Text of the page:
More rare species – Rusty-Tinged Antpitta and Johnson’s Tody-Tyrant
Shanee added that “On the same night the owlet was found, the NPC group heard no less than five birds which responded to the recorded calls played by the team. No previous record of such dense population exists so far”. Two other species of rare and endemic birds; Rusty-Tinged Antpitta and Johnson’s Tody-Tyrant were identified on the same 3 week trip.
Yellow-tailed woolly monkeys
During the survey, Shanee also spotted 12 yellow tailed woolly monkeys – Adults males and females, and some young ones.
Critically endangered monkey – Threatened by deforestation
According to Shanee, the owlet is threatened by the same hazards which affect the yellow-tailed woolly monkey (Oreonax flavicauda). This critically endangered monkey is endemic to a small area of the Tropical Andes in Peru; itself an endangered ecosystem. The main threat facing the area and its inhabitants is massive deforestation which is directly connected to the growing human population and poverty. There are less then a 1,000 of these monkeys dispersed between several remote and unconnected populations.
“We are hoping that this new discovery of the Long-Whiskered Owlet‘s population and the interest it will generate with birdwatchers and conservationist groups will help to further conservation efforts for this special forest”.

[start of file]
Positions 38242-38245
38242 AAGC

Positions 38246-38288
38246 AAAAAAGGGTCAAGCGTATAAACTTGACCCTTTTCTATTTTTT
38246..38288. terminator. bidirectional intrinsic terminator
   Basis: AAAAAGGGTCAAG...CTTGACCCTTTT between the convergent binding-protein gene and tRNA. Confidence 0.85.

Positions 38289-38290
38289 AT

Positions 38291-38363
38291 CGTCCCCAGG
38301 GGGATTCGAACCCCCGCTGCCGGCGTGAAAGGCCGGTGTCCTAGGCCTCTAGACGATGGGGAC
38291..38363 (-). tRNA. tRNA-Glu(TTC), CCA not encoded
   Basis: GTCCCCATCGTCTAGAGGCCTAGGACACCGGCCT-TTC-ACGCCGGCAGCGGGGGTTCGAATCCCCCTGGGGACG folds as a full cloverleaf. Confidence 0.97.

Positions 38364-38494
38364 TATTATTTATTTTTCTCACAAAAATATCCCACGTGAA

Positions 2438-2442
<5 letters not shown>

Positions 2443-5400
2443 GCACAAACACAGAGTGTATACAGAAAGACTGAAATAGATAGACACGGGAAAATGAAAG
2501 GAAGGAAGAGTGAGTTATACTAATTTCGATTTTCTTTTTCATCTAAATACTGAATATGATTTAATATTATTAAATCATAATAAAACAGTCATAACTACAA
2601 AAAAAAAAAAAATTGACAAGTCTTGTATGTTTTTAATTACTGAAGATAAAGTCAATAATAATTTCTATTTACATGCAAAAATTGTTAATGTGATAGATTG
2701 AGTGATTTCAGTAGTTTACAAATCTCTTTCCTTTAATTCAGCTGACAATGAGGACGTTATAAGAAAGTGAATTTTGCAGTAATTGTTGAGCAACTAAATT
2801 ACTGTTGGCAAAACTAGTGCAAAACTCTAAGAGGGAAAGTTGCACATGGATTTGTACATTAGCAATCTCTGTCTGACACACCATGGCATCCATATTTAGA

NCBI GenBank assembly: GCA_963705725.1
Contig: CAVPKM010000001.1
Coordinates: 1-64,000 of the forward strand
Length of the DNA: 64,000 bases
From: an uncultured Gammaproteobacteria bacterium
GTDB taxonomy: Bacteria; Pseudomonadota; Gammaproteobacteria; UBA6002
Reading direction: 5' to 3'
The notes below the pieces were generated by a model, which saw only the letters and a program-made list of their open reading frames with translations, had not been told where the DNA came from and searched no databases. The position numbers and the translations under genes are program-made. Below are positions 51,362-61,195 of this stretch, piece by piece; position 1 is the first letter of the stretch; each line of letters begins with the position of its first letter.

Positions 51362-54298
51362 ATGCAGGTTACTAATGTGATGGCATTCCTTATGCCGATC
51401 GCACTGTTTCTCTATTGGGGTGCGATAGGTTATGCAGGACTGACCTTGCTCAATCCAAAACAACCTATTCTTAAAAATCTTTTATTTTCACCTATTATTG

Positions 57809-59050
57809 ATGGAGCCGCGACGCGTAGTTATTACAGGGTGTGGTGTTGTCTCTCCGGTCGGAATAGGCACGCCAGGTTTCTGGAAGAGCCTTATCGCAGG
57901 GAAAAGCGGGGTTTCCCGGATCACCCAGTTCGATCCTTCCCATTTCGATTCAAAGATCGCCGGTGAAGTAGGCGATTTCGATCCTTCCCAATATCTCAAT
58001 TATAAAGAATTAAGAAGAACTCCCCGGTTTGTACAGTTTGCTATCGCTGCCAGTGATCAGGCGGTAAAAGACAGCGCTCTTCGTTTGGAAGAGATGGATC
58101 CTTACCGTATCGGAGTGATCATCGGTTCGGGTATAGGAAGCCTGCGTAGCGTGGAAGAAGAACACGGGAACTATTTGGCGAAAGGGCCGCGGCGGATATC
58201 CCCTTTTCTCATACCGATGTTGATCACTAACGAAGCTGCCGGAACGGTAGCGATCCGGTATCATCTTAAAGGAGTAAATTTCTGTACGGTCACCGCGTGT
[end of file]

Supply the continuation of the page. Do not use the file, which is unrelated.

Neotropical Primate Conservation (NPC) was founded by Sam and Noga Shanee and Lizzie Cooke in 2007. It began as a non-profit organization and was awarded UK charity status in August 2009. NPC was set to promote the conservation of Neotropical forest habitat and all wildlife through various means. These include: land protection; research; improvement of degraded habitat for wildlife; creation of public awareness; environmental education; and facilitation of the commercialization of sustainable, ecological products on behalf of local people.
A group of twitchers in Peru have caught a rare glimpse of a bizarre-looking bird not seen for 26 years. The bird-watchers spotted a long-whiskered owlet, a species first discovered in 1976 that has remained largely out of sight since: here.